It's time for the truth on 'enhanced interrogation'

We already knew that the CIA gave unusual access to the creative team behind the movie “Zero Dark Thirty.” Now we know at least some of what the agency got in return. A memo obtained earlier this week by Gawker shows that the screenwriter, Mark Boal, altered two scenes at the CIA’s request.
 

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In the end, though, this revelation doesn’t tell us much, if anything, about the film’s accuracy, or lack thereof. “Zero Dark Thirty” is and always was fiction, a product of its creators’ artistic and political choices. One of their choices was to depict torture as effective, disturbing but necessary, and something that American heroes do.
 
As a former interrogator, I’ll be the first to acknowledge that all of us — including those at the CIA — are interested in gaining actionable intelligence to disrupt terrorist plots. But as someone who interrogated members of al Qaeda, I know that torture is ineffective, disturbing and unnecessary.
 
Detainees subjected to “enhanced interrogation” will become compliant, but not cooperative. Pain induces humans to say whatever they think will make the pain go away. How many countless hours went into chasing ghosts because of the “enhanced interrogation” program?
 
If you’re interested in the truth about torture and the hunt for Osama bin Laden, you shouldn’t look to Hollywood; you should call on President Obama to work with the Senate Intelligence Committee to release the committee’s landmark 6,000-page report on the CIA’s post-9/11 detention and interrogation program.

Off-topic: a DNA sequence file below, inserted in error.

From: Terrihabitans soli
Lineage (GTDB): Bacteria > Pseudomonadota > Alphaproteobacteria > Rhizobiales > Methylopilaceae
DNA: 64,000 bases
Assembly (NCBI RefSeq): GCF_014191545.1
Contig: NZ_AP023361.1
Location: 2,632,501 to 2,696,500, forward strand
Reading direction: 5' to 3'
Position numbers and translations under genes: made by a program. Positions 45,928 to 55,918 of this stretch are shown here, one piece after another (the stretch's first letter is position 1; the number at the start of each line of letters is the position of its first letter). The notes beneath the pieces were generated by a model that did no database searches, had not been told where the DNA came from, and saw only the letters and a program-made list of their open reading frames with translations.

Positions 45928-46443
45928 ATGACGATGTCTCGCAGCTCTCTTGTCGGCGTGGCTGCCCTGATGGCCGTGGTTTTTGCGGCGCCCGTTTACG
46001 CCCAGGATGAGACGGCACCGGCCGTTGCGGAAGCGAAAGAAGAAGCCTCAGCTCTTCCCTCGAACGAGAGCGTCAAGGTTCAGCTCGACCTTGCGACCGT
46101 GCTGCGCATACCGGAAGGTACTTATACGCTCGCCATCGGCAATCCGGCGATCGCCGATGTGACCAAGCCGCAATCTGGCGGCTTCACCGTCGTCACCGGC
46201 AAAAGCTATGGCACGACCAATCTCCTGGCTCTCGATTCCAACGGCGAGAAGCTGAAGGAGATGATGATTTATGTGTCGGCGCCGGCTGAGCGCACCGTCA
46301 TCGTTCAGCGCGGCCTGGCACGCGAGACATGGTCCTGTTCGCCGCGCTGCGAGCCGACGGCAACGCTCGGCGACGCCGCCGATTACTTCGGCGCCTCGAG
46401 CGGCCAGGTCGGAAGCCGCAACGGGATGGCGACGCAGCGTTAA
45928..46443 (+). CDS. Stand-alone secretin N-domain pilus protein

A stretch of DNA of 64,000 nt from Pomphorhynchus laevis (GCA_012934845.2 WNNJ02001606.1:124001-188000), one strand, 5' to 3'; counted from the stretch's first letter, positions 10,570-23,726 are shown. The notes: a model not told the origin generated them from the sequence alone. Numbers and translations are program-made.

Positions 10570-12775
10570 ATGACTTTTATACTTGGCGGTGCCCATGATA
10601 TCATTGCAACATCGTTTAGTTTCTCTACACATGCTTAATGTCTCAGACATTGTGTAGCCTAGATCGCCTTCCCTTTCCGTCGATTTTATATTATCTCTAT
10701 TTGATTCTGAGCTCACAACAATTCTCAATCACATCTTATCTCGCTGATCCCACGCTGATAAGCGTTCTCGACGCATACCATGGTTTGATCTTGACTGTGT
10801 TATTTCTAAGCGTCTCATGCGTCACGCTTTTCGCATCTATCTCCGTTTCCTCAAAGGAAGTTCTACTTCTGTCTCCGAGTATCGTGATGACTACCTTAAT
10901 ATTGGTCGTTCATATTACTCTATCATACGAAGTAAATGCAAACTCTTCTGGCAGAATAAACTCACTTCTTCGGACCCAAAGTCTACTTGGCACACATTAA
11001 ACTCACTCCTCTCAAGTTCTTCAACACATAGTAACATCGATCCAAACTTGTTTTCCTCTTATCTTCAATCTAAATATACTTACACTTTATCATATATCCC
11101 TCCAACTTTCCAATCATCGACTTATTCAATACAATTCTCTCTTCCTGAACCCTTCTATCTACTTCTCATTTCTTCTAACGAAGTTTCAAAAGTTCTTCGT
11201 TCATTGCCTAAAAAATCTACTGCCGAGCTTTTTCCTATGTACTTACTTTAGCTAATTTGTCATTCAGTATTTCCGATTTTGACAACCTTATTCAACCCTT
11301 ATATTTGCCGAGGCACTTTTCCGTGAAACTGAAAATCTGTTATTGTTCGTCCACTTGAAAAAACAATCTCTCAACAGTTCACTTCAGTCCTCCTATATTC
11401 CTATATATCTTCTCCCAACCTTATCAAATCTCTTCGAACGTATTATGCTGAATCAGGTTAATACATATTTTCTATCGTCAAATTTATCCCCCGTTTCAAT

It hasn’t gotten as much coverage as “Zero Dark Thirty,” but the committee’s report is the most authoritative record of the so-called “enhanced interrogation” program — one of the most significant inquiries in Senate history, according to Committee Chairwoman Dianne Feinstein (D-Calif.).
 
But Americans may never see it. The Senate Intelligence Committee will vote on whether to declassify it, but it’s unlikely that it would vote to do so over the objection of the CIA, whose cooperation is essential. Some within the CIA are attempting to block its release or, failing that, to alter its findings.
 
While oversight can sometimes be uncomfortable, our interrogation policies — and the CIA as an institution — will be better off in the long run if we have the facts. Feinstein and her colleague Sen. Carl Levin (D-Mich.) have consulted the report to debunk the claim that torture helped the hunt for bin Laden. Feinstein has said the report shows conclusively that torture was “more systematic and widespread than we thought.”
 
Embarrassment to the CIA is not a legitimate reason to conceal the report. The president has the authority to order the CIA to stand down and allow declassification to move forward. Americans have seen the movie — now we deserve to see the truth about what our government did in our name.
 
Cloonan spent 25 years at the FBI, where he was a special agent for the FBI’s Osama bin Laden unit from 1996 to 2002.